Reading Asking For It was the uncanny experience of seeing my own life reflected in someone else’s book – each chapter felt like it could’ve been pulled from my old diary. Somewhere along the way it dawned on me that most women who read it probably feel the same, which speaks to the need for it to exist.
The book names the experiences with sexual assault that have become ritualized as part of womanhood, from the consent-gone-sideways stories we hear about, to the victim blaming when it happens to us, and to the dismissive cops we run into when we decide to report. I don’t need to fill in the blanks for you, because if you’ve lived as any gender in this society, you likely know the drill. Even if you’ve never been a victim of rape, I promise you will recognize rape culture.
Asking For It is great at pulling apart that story and looking at all the ways rape culture is embedded in our everyday lives. This is a well-worn path for feminists, but the book is accessible enough that it would be as useful to someone not ready or willing to identify with the Big F, and for us sworn feminists it is a useful, comprehensive addition to the arsenal. It’s hardly a hot take on the subject, but in my feminist utopia it’s required reading, right after your ABCs.
Kate Harding keeps the book conversational and manages to balance a heavy topic with a light hand. She doesn’t pull punches, but it’s not a depressing read. Harding is a veteran feminist writer, and if you’re a fan of Jezebel, you will probably like this book.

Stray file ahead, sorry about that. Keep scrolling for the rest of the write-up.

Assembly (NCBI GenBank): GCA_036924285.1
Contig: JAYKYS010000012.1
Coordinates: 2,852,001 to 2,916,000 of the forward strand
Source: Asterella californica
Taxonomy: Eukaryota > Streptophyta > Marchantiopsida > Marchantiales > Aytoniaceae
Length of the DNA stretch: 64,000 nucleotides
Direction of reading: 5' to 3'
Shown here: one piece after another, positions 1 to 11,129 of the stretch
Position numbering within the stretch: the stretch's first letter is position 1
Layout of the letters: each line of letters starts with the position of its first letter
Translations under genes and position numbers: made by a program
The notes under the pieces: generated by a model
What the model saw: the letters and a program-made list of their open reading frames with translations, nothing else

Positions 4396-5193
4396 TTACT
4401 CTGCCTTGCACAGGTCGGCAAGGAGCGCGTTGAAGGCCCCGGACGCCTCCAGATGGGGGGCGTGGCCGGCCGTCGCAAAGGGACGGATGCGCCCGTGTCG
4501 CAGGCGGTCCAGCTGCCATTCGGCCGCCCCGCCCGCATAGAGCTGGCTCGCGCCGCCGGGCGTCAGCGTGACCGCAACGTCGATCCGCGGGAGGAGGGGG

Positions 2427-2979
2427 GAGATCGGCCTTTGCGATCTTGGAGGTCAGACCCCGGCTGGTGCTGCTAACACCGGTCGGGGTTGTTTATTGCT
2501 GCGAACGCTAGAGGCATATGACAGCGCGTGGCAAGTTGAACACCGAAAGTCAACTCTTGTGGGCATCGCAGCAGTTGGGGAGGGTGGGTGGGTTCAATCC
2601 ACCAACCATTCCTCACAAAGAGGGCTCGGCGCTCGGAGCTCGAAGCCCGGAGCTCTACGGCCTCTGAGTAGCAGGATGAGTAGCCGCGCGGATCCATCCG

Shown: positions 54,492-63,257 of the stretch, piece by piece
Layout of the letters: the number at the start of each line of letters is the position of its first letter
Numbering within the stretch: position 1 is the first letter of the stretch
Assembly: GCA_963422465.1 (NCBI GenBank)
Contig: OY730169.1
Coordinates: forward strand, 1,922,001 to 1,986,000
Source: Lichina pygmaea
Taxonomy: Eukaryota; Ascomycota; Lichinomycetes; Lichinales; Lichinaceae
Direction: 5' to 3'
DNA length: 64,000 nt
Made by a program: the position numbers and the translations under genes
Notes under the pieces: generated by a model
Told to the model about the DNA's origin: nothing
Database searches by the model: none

If, however, you ever find yourself critical of those feminist bigshots, you are likely to find the same problems in Asking For It. I scoured the book for any meaningful dissection of race as it relates to rape culture, and came up largely blank – the book largely takes a neoliberal, “rape happens everywhere” approach without fleshing out the more complicated dynamics for more than a half page or so. Forget any mention of queer rape. Most of the stories cited are, like in mainstream media, examples of campus rape, which is to say about women with access to money. We know that the consequences of rape culture intensify with added oppressions, but it still seems white feminism is only interested in one narrative.
I deeply appreciated the book’s discussion of the justice system and rape. Kate Harding does an excellent job of talking about why we don’t treat rape like we do other crimes and why rape victims have less access to the law than others. She blends statistics with stories in a way that confirms what we as women already know: when it comes to sexual assault, you will likely be put on trial more than your rapist.
However, it frustrated me that Harding speaks as though justice is the same thing as locking a criminal up, and as though the prison industrial complex is much more than the same set of beliefs that leads us to rape culture – still, it doesn’t get said enough that police, judge, and jury are all made up of people who live in the same culture we do and are exposed to all the same myths.
If you’re looking for a book to really nail down how rape culture functions and how it looks in your everyday life, this is the one. It’s surprisingly painless to read and you will come away from it feeling more aware, and hopefully, if you’ve ever been a victim, more convinced that it was not your fault. I’m sure my copy will be lent out until it’s falling apart, and there will be space on my book shelf for it after that.